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BRAZIL'S SHAM REVOLUTION

OLAVO DE CARVALHO

 

Translated by Marcelo De Polli

 

There are Colombian guerrilla fighters roaming freely inside national borders and the government's effort to disarm them is but a tiny bit of the effort governor Garotinho makes to disarm the pacific citizens of Rio de Janeiro. The MST (Movimento dos Sem-Terra), Brazil's famous landless movement, tears off its mask, declaring they want not land but power, while members of the intelligentsia make an open invitation for the military to join the Left in a violent action against the government. The government of Rio de Janeiro teaches the Military Police soldiers how to disobey their officers, while in the press the growing level of verbal violence against the President has become an outspoken plea for his destitution no matter how. Mysteriously originated organizations spread e-mails claiming for a brutal purge in the political class — again, no matter how —, while on the streets a well-organized Leftist mob beatifies Fidel Castro on account of crimes four times as big as those that exposed Pinochet to universal scorn.

Does anyone doubt that there is a revolution brewing in this country? I won' t waste my time trying to prove what is obvious. I will go straight to the next item: revolution of who against who?

Carl Schmitt defined politics as the direct confrontation that aims at solving, by means of force — whether psychic or physical — a conflict that can no longer be judged by the rational examination of the contending theses. Politics is, in short, of the same nature as war. Human relationships become politicized when the mediating role of moral, religion, superior culture, customs and traditions, etc. are abolished. And the more they do, the more everything gradually assumes the features of a fight for life or death between irreconcilable factions. In the eve of a war or revolution, politics invades hearths, brings apart parents and children, breaks up friendships, vanquishes respect, sympathy, tolerance. All things become as clear-cut and linear as a sword's edge. Only one question becomes at all relevant: on which side you are. It's "us" against "them", friends against foes. The world has been split in two and you must decide, because your indecision is taken as a proof of your hostility. In this way you are put, under protest as it may be, in the party opposite to that of the person who posed the question in the first place.

Being things as they are, it is no surprise that, in order to win over the meek and the weak, the apostles of the revolution should present quite a simple picture of themselves and their adversaries: black on white, where everything is darkness on one side, and all the light is on the other side. The revolutionary discourse defines both itself and its adversary at the same time. Once the field has been divided, there's nothing left but to choose. It is therefore highly appropriate to examine the revolutionary discourse in order to make a conscious decision.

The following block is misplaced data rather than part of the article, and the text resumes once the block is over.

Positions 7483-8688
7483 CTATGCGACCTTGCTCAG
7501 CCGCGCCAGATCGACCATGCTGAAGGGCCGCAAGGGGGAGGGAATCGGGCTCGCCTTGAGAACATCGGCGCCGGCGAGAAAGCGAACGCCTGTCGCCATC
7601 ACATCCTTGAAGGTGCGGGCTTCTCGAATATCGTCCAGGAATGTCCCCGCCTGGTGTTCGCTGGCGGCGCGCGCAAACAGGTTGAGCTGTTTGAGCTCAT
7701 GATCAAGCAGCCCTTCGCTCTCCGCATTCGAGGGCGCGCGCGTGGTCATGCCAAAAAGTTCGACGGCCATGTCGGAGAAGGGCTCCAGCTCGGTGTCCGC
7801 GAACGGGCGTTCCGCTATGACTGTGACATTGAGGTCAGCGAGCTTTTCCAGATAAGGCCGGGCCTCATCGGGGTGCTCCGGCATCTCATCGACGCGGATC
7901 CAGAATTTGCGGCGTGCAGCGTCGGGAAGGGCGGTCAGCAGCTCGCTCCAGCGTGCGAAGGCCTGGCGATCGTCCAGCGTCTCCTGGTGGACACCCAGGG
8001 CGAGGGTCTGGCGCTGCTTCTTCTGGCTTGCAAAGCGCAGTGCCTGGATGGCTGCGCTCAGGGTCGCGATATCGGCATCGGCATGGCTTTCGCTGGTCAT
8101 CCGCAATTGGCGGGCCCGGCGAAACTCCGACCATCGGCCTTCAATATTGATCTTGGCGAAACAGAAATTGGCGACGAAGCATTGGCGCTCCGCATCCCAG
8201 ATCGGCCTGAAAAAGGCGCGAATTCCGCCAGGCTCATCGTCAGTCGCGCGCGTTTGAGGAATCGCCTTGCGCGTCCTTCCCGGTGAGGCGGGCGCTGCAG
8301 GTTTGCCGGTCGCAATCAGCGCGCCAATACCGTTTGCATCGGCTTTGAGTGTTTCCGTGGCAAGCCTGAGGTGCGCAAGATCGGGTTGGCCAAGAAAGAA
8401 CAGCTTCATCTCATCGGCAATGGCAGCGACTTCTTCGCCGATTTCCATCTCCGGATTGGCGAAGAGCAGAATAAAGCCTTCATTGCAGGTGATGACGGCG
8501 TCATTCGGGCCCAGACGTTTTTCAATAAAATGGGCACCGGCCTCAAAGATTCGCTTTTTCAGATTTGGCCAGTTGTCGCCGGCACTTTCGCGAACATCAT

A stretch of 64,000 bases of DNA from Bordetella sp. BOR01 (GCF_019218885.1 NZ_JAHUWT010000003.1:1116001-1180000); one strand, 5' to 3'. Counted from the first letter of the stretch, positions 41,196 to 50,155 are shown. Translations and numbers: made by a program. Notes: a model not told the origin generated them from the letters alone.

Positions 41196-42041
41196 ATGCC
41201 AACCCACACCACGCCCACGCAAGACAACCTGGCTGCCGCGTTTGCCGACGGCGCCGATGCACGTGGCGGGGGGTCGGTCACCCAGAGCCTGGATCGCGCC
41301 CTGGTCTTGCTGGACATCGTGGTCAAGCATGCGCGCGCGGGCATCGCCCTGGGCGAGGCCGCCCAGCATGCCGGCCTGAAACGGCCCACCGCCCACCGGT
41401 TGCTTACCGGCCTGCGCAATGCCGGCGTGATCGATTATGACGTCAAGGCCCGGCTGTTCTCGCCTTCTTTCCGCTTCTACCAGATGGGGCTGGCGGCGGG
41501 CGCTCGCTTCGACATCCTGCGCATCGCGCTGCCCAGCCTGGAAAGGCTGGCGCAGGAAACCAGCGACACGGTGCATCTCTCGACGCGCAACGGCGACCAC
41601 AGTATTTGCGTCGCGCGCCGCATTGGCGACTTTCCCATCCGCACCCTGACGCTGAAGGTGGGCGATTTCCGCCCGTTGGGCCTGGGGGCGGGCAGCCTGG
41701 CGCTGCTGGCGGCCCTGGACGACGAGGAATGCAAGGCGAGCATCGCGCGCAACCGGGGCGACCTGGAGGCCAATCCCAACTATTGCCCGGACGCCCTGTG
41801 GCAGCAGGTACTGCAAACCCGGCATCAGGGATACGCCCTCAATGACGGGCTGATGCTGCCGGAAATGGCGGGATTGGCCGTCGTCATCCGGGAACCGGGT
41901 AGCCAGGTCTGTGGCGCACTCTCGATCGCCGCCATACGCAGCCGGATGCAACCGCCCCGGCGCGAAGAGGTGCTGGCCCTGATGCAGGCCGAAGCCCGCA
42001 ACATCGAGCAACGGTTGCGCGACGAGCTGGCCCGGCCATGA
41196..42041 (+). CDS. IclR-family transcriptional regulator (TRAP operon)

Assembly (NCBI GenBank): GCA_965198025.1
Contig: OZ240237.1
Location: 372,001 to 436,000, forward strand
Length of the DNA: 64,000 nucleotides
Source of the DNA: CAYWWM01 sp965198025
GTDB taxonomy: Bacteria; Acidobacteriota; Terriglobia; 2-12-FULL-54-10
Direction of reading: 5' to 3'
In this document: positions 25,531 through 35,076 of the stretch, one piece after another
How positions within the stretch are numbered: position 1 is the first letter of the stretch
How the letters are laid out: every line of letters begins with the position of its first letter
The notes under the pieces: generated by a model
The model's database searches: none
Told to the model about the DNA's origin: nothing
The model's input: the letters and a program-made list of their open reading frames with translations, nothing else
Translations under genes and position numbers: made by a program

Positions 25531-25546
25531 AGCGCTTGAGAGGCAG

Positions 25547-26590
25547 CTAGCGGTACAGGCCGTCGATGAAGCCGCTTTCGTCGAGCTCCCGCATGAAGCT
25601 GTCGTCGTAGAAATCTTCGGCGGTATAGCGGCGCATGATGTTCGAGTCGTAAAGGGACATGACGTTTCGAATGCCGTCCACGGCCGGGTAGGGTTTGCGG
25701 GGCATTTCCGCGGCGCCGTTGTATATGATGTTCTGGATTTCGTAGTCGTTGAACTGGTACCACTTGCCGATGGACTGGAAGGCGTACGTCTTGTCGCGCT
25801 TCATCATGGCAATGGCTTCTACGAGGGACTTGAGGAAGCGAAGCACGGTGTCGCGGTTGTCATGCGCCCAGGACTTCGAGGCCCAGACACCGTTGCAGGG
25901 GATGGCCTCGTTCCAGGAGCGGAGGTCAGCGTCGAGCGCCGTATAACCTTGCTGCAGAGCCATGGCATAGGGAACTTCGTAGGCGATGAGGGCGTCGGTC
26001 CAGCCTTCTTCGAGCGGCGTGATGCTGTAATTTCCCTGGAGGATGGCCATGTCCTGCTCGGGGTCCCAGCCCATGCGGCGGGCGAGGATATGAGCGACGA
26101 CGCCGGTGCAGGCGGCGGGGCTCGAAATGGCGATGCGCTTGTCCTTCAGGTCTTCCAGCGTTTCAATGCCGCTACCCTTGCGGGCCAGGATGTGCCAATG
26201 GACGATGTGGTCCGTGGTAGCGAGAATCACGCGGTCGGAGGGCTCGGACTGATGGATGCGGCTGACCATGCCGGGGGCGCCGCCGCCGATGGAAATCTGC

The two factions of the Brazilian conflict are already perfectly defined, according to the revolutionaries of the moment. On one side is the Right: the government, with the globalist powers as their allies, bent on imposing on the country a neoliberal capitalist model based upon giving away our assets to international birds of prey. On the other is the Left, nationalistic and progressive, intent on defending what's ours, willing to face the world, if needs be, to invert the terms of an unjust bargain that oppresses the people so that bankers may benefit.

That said, any citizen whose moral sense isn't clouded by selfish interests will undoubtedly choose the latter. If we judge the matter on the terms presented by the Left, there is no possible doubt. Even myself, who hate globalism as much as I love Brazil, will join the vanguard of the revolution to fire, if I can, the first shot on the damned foreign agents.

But then a problem comes up. What if the revolutionary equation, so sharp and clear in its verbal formula, does not actually correspond to the division of forces in dispute? What if, underneath the apparent factions, yet more powerful agents, whose many colors do not fit into the two-color spectrum of revolutionary discourse, are taking steps in the backstage to deviate both sides' actions from their overly plain and schematic course? What if, as so often is the case with human action, the confrontation of discourses does not reflect the confrontation of real forces? Then no one can be sure that the winning discourse will lead to power the faction it nominally represents, rather than, by the hand of the devil, the opposite faction or any other, of which nobody has ever heard. This is almost invariably the fate of revolutions. In the French revolution, the people were opposed to royalty. It was a military neo-aristocracy who eventually rose to power, and at the end of its reign returned to power the old aristocracy, which had only left it in order to make way for a bourgeois oligarchy that had already become noble by buying titles. In the Russian revolution, workers and peasants were nominally opposed to the feudal royalty and the army. It was the revolutionary middle-class intelligentsia who rose to power.